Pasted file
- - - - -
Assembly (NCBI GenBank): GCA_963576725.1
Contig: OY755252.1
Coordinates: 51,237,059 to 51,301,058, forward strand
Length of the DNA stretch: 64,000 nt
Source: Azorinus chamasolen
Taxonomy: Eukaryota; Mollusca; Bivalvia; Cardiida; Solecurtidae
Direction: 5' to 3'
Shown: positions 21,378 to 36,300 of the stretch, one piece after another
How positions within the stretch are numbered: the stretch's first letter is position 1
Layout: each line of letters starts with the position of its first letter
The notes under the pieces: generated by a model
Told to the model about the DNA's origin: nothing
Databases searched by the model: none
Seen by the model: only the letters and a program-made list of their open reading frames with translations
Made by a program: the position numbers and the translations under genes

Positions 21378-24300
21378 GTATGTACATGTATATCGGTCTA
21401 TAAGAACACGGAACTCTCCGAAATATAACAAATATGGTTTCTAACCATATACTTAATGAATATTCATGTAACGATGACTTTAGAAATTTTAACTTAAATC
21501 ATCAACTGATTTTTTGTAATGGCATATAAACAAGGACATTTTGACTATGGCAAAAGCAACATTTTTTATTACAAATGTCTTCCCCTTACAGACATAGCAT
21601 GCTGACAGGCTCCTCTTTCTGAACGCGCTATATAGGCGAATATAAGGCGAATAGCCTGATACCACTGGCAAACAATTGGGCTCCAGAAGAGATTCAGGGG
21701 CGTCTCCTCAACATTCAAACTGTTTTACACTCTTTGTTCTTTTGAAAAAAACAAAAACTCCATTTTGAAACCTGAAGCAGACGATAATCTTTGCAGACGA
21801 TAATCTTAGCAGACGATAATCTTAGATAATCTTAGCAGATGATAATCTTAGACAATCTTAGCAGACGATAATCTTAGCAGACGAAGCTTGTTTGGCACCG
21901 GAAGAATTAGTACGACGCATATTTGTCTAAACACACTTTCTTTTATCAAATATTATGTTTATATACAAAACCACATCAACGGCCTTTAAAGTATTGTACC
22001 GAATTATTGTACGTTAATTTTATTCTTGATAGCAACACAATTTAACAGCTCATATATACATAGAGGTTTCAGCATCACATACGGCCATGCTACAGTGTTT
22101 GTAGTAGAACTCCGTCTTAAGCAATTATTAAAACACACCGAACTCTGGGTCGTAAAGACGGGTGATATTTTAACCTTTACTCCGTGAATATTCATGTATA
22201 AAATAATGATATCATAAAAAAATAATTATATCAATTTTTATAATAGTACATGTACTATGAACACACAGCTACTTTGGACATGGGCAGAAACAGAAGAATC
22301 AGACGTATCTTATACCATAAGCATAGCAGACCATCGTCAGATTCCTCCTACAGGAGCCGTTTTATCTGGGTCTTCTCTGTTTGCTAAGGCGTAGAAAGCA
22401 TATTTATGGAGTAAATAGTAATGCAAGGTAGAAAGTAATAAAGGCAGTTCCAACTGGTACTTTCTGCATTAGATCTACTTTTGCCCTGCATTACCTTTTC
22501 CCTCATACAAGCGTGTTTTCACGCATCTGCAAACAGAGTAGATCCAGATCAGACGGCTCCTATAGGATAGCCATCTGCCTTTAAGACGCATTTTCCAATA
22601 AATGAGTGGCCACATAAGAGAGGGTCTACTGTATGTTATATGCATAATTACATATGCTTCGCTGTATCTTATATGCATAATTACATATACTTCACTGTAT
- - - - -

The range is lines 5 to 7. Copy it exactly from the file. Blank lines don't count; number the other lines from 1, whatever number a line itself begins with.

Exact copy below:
Source: Azorinus chamasolen
Taxonomy: Eukaryota; Mollusca; Bivalvia; Cardiida; Solecurtidae
Direction: 5' to 3'